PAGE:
Separate names with a comma.
Discussion in 'Shock Brother's DIY Amps' started by theprofessor, Feb 2, 2019.
hmm see below
You're right, good eye... those small upgrades and updates are all potentially useful.
Adjustable bias -- a very useful, convenient way to help you set your amp to run 'best.' Not a mod to the original sound, but a modern way to avoid having to replace resistors to set the all-important power tube bias to save your tubes and get the best sound.
Rectifier diodes -- these are simply protection against possible tube failure damaging your circuit. Easy, minor, and definitely will not alter the sound.
The 470R 'screen resistors' from pin 4 to 6 on the power tubes are an 'update' that adds protection and may improve the overdrive tone.
If I'm seeing right, the 1.5K control grid resistors connect to the 220 K either way. Recall pin 6 in inactive in these tubes, so that lug is just a tie point. Tying it to pin 6 is probably more physically stable than hanging it in the air.
Ok, think I’ve got the gist. But I cannot see from the updated layout what kind of diodes are used and the pins to connect them to. Can you shade some light?
i am ordering some missing parts and I will start a new tread on my build. Hopefully it wont look too amateurish.
For the diodes, and in fact all the items we discussed, you can hunt up good info on Rob Robinette's amazing pages, especially on 5e3 and 5f6a mods.
Rob's pages explain all of those tweaks and are immensely useful to any amp builder.
Thanks guys. I have been reading alot on his website. I didnt think those mods were compatible with different amps. I guess I have a lot to learn.
Well I'm not not doing that again! That is, I'm always doing this:
I added the 1Ω 1% tolerance resistors to the power tube sockets between pin 1 (which is tied together with pin 8) and ground. I have tried other ways of taking bias measurements, and this is by far the easiest. Get your plate voltages in DCV from pin 3 on each power tube socket, then measure across the 1Ω resistor (from one end of the resistor to the other) in DCV, which will give you a negative number but which will be identical to the plate current in mA as a positive number.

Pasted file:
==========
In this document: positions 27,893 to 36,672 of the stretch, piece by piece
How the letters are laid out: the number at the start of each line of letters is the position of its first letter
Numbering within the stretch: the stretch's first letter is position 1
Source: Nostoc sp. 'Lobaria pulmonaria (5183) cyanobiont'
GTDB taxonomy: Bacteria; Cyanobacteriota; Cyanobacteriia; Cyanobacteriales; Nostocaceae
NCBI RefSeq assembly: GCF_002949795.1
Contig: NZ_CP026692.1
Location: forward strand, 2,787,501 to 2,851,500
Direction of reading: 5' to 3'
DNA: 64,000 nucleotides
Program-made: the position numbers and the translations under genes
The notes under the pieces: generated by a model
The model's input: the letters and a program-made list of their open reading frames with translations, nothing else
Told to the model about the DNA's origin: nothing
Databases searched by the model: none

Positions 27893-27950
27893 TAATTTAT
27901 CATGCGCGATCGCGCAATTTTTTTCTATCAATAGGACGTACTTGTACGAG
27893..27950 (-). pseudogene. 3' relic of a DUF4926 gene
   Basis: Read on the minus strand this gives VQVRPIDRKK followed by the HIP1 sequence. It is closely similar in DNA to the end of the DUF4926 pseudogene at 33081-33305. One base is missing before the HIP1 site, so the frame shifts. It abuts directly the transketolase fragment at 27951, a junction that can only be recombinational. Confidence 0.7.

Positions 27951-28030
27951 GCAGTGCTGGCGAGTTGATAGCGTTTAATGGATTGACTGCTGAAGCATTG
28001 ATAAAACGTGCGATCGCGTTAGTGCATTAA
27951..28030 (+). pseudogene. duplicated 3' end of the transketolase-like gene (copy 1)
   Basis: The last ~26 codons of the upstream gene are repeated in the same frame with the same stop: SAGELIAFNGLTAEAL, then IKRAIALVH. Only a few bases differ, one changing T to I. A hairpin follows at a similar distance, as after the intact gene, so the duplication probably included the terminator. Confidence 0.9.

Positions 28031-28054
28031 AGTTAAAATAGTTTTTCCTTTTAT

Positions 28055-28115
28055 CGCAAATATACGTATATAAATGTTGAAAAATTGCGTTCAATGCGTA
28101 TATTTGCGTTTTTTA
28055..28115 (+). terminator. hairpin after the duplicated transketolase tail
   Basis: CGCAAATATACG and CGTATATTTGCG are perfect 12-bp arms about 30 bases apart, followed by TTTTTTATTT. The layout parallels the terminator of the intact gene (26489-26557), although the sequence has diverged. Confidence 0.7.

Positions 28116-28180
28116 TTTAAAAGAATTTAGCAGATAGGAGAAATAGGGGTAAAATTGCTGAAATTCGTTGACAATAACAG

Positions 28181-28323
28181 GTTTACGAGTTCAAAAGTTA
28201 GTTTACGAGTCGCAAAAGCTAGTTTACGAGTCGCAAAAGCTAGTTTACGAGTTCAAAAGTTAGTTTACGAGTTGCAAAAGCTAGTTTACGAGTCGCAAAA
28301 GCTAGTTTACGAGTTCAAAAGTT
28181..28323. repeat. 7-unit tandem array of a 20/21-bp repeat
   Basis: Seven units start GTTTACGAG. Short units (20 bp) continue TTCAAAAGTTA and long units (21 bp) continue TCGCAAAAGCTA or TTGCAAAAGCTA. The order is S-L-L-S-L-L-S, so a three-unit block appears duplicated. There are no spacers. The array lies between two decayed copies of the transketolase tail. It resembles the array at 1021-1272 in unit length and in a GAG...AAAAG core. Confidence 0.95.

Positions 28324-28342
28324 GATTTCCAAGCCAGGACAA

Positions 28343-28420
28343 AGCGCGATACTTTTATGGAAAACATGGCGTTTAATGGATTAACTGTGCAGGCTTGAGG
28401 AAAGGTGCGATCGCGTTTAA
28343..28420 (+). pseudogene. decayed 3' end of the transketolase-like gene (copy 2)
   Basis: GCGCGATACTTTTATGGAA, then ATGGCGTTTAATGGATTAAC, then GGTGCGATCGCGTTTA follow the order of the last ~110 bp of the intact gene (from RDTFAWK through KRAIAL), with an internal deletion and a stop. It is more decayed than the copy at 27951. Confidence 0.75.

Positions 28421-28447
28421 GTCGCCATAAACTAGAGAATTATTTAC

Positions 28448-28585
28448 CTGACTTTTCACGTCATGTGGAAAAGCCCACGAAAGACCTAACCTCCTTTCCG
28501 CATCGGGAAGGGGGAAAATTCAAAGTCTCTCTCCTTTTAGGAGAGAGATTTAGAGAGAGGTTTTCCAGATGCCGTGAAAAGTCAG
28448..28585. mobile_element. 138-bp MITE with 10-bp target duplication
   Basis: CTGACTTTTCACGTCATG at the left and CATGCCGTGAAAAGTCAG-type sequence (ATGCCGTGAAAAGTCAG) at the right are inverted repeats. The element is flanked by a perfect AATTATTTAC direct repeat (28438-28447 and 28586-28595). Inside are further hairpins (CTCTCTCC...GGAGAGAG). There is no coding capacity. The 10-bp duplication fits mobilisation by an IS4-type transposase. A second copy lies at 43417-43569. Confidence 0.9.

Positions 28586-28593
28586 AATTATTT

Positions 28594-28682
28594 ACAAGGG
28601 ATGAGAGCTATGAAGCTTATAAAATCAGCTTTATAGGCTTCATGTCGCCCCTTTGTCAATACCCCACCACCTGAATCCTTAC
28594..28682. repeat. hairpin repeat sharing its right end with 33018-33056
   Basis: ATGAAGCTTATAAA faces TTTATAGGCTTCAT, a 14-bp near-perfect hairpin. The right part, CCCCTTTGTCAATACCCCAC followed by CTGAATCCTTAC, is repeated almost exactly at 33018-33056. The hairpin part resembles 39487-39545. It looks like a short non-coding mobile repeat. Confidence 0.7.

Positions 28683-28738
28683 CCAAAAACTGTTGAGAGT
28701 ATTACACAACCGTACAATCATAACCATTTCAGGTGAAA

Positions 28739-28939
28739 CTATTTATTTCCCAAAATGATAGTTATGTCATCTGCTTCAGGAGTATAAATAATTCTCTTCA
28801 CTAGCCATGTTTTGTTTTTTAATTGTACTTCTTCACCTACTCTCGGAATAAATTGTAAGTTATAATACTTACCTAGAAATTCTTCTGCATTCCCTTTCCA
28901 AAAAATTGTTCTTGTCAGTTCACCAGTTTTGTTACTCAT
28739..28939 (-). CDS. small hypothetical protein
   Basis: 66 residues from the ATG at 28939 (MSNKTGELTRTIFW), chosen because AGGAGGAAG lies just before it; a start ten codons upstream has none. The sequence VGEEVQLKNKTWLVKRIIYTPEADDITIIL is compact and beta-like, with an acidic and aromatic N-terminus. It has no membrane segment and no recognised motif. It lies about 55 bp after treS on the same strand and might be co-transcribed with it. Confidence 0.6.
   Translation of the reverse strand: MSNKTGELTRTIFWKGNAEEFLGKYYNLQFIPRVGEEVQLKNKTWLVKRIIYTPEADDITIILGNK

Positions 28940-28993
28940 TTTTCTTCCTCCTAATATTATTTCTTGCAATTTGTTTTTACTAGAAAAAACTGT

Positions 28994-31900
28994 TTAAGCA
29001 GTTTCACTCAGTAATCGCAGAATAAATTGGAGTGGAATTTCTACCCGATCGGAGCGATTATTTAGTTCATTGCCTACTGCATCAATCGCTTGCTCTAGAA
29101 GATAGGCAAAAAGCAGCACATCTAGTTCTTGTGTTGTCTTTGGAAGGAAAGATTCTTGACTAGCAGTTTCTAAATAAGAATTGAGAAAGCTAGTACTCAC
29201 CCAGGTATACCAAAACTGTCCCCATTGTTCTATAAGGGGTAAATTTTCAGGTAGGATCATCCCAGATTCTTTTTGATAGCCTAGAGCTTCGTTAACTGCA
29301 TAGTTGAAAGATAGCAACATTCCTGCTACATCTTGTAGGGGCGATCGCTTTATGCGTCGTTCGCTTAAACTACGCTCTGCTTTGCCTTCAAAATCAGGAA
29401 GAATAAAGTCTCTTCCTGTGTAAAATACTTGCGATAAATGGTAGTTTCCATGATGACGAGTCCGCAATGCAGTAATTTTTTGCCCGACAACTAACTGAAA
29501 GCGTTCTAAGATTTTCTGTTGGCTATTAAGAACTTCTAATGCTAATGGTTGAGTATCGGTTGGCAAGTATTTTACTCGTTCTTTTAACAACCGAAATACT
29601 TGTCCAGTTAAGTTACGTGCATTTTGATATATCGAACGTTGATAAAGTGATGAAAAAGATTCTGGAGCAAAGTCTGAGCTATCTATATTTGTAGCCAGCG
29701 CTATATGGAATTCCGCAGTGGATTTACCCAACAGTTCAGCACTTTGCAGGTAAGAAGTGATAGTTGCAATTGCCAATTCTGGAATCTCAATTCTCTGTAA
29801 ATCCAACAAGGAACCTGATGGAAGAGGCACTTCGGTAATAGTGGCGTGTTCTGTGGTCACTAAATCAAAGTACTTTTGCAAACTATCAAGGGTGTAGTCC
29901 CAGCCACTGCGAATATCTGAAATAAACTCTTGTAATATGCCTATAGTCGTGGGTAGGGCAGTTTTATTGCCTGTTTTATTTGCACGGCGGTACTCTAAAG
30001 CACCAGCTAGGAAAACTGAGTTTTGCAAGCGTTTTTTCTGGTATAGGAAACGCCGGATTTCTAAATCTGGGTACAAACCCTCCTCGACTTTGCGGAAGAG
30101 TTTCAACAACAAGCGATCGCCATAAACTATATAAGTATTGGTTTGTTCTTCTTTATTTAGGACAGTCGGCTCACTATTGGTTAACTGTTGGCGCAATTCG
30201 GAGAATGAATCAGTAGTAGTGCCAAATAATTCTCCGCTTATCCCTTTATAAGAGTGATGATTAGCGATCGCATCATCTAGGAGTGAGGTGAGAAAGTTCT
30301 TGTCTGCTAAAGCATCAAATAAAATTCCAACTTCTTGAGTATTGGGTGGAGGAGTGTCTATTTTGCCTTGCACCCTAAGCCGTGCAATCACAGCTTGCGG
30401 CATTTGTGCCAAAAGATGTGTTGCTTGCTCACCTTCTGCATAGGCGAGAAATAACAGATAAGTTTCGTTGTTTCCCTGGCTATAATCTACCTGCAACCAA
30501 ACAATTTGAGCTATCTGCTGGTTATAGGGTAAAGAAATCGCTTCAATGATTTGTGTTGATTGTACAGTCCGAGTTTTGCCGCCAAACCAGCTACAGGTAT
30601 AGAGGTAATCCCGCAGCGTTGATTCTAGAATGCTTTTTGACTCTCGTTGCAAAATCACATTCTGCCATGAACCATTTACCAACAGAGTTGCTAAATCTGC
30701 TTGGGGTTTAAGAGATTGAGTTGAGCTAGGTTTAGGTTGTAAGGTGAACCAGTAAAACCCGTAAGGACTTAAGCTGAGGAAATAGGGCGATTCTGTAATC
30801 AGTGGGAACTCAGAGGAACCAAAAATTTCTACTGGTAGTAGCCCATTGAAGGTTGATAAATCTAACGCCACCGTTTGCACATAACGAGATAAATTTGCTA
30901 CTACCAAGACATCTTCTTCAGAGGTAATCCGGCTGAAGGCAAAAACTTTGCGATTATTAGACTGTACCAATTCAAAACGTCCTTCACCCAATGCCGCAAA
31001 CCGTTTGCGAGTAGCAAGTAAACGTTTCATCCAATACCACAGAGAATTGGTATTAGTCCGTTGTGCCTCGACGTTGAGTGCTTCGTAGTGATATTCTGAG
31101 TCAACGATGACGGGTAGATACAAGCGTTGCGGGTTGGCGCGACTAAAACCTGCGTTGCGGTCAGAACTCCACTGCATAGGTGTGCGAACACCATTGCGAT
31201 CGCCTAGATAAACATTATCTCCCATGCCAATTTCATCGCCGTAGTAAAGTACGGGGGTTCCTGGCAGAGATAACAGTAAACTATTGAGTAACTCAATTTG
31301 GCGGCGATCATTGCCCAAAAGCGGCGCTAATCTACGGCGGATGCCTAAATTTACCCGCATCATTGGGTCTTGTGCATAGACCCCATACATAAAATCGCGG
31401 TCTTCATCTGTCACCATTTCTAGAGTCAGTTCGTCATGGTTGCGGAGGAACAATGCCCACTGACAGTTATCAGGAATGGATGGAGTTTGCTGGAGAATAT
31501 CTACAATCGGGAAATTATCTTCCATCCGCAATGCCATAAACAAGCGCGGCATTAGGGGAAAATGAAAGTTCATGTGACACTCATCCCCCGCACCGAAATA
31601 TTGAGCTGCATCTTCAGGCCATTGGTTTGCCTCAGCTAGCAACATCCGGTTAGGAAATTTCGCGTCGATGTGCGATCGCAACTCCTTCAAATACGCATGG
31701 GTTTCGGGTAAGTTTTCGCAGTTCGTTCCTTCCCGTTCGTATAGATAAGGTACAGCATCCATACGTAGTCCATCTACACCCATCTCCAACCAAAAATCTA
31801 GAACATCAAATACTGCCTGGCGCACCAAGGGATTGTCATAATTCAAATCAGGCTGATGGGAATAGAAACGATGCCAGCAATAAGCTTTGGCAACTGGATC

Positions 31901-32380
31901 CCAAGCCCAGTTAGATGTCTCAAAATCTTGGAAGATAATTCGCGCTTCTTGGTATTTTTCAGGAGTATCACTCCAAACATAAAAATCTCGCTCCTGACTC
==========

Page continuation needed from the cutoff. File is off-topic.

Best $1 component addition to any fixed bias circuit!
Agreed! I ordered 20 of them from Doug Hoffman, just to have them on hand for this very purpose.
You said it, Prof. And of course I agree with @D'tar . Best simple mod in the universe.
I don't do this (yet), but I know a guy that does. Get a red sharpie. When all soldering is complete on a turret (or eyelet), and checked, then add a red dot.
That's a really good idea. Thanks! It's easy to lose track, especially when there are a lot fairly close together, and they're not laid out in a linear fashion.
I do this on a paper layout... I use different color pens for different steps. As I lay out all the components and jumpers, I mark the length of the wire or component, then mark each solder joint as it's done as well. Adds a little time to the front end, but has spared me untold hours of troubleshooting on the back end!
I use the transparency in DIYLC. Everything processed is set to 10%. Things you forgot pop out.